• Thank you Raynard! I find that many of my favorite blessings were things I never anticipated or imagined. Though that delightful surprise element cuts both ways, sending us things we didn’t know we wanted, as well as things we STILL don’t want, it certainly does make life interesting! Go ahead and snatch that pebble – around here, unlike the monastery where Kwai Chang Caine grew up, it doesn’t mean “it will be time for you to leave.” 😀 It just means there will be another pebble and a faster monk to beat next time. 😀 😀 😀

  4. Julia, I love this author’s take on life. I will have to read more of his works. I also am 57. It is a time to start thinking of the forward and the behind of my years.

    • Cherie, I haven’t read any of his work yet, but he surely has some great quotes. I am remembering you in prayers…hope you and Ron are doing well or at least OK.

  5. singleseatfighterpilot

    Many comments rightfully use the adjectives beautiful, encouraging, lovely, etc. To describe your blog entries. I notice how many of their titles draw on the adverbs from your quotes – I like that! I like the statement, today, about how you feel about life right now. My hope for you is that this feeling will be part of your being continually, impassionately, inevitably, astoundingly, and above all else – – Reverently.

    • Thank you Eric. I think reverence, properly understood, encompasses all the other traits you mention, as well as others. It’s a very big concept that our society needs right now. It seems to me that if all of us truly approached every moment with reverence, most of the problems of the world would be quickly solved or greatly ameliorated. It’s almost impossible to misuse or mistreat anyone or anything if we are seeing through reverent eyes.

  6. kjyaccino

    Well put! At 55, I can relate to taking in life from this “vantage point”. I may have put down the rose-colored glasses but I can also appreciate many more of life’s subtle blessings. xx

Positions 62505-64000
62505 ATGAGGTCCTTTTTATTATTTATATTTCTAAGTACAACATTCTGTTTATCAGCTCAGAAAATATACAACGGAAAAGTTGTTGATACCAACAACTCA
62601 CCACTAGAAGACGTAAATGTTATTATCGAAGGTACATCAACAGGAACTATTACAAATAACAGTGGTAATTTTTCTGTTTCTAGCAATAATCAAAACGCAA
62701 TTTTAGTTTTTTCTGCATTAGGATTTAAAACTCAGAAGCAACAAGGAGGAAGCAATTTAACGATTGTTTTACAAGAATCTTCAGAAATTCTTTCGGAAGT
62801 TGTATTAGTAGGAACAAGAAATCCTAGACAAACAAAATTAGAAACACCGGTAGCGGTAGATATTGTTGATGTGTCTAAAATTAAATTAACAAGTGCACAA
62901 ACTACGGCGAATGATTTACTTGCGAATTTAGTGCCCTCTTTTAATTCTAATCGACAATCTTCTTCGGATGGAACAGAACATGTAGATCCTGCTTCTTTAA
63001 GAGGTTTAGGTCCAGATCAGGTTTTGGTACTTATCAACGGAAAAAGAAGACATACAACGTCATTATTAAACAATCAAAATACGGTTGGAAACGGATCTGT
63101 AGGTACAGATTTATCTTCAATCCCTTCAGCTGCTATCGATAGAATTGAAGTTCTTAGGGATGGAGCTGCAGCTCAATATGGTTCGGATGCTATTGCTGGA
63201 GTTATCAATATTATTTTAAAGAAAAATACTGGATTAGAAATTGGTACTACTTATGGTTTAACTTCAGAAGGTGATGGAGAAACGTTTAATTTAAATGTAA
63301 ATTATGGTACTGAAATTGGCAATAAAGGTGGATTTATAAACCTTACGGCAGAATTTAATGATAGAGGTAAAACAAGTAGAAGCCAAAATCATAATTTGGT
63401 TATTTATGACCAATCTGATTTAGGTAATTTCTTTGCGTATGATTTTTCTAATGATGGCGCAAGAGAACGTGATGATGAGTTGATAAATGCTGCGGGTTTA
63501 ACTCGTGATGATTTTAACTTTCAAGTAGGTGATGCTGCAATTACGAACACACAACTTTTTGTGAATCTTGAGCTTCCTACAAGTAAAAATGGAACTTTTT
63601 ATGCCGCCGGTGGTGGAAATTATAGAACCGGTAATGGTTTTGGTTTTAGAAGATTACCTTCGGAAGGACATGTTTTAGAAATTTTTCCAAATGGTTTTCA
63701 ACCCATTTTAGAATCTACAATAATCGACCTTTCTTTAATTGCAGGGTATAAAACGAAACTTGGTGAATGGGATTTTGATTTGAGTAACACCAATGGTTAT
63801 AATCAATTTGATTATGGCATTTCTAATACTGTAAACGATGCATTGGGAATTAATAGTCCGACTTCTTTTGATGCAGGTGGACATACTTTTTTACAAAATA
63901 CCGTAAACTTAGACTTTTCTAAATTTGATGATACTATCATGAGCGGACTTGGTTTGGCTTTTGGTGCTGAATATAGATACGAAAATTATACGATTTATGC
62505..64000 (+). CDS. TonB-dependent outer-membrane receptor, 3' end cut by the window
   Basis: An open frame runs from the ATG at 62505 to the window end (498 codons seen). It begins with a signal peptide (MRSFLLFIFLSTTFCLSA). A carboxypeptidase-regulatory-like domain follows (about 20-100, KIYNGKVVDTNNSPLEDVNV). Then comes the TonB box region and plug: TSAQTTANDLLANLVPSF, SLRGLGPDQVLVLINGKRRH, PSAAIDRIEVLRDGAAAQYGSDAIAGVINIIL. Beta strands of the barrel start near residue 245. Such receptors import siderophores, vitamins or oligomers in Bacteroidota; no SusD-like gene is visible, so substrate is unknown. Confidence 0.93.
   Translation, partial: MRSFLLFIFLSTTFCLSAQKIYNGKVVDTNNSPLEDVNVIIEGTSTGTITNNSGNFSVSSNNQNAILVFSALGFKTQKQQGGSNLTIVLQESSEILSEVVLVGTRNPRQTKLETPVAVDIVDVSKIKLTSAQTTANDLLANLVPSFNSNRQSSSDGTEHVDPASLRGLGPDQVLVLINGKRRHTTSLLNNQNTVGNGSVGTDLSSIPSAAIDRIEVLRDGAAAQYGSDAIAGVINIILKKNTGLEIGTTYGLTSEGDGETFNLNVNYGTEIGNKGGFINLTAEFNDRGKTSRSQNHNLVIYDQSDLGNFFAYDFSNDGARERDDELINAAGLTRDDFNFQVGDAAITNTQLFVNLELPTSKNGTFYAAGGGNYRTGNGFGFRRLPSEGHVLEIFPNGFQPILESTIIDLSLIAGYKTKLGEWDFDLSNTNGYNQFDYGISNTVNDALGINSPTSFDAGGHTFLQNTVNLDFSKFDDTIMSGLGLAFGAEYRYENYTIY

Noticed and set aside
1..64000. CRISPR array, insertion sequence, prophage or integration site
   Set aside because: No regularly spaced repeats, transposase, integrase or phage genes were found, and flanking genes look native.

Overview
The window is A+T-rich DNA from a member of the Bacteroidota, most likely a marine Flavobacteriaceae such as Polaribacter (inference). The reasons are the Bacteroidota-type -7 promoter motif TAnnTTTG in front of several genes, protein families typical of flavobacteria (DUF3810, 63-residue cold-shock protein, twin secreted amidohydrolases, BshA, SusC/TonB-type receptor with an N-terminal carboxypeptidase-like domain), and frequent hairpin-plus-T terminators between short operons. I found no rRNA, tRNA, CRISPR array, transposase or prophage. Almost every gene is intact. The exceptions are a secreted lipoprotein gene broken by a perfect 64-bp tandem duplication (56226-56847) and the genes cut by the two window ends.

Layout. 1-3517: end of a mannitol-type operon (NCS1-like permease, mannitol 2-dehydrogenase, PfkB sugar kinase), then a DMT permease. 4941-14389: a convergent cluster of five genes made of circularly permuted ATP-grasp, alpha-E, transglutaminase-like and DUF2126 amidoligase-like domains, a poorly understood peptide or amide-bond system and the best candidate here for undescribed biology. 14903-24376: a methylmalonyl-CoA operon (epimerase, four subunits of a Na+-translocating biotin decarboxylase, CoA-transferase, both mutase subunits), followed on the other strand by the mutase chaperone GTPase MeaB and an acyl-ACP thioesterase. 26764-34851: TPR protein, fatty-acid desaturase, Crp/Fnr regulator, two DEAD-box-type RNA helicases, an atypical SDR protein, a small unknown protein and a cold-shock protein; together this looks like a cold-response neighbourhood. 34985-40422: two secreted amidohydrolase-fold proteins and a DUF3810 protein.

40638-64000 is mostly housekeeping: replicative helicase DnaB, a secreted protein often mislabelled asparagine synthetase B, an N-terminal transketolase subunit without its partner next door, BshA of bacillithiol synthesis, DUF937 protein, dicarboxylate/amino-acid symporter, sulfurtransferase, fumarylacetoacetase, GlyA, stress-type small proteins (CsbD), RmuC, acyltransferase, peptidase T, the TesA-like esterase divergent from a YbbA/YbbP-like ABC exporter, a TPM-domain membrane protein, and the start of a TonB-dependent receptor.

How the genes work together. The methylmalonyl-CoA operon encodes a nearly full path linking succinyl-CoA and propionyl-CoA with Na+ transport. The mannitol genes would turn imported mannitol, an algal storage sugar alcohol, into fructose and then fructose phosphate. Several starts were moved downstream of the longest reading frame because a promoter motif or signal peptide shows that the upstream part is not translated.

• I never thought of you as having rose-colored glasses. I think you are pretty practical, though you do appreciate things more than most people I know. You are one of the few friends I have who are near my age and still have both parents living – a rare blessing that you treasure as I do.

  7. Debra P

    Julia, Here’s something to make you feel a little younger,,, I shared a photo of Doris B. and Maylon S. with my mom (Jane Patterson) and you were in the pic. She sent me a message asking who that young lady was 🙂 I shared your blog with her and told her how much enjoy reading it, so hopefully she will follow you as well.

    • Debra, thank you so much! Is that the photo I posted on Don’s Facebook page some time ago? I haven’t seen Ed, Doris or Maylon since then, but I really wish I could. Maybe next time I’m in Atlanta I’ll try to get together with them again. Those two families are like family to us. In fact, once when Maylon and Christine went to the Bahamas with us, the woman in the straw market assumed Maylon was my father and was trying to talk him into buying me this lovely bag I saw. “Oh, come on Daddy, buy it for her!” He played right along and spun a tale about how he wasn’t buying me anything because I was always getting into trouble. 😀 The woman never found out he was not really my dad. Now we joke about it every time we are together. I’m so happy you like the blog! Thanks for reading it!

  8. Carlyle

    As I read your and Eric’s words, I can reflect and remember going through the same understanding and revelations you are experiencing when I was your age,Now, nearly three decades older, I am in a position to tell you that if you live, you will continue to gain understanding of the wonder and mystery that accompanies the unfolding of this brief time we spend this side of eternity..